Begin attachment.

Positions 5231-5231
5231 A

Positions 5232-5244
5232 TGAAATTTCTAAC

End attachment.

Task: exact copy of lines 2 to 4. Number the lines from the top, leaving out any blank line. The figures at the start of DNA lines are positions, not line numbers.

5231 A

Positions 5232-5244
5232 TGAAATTTCTAAC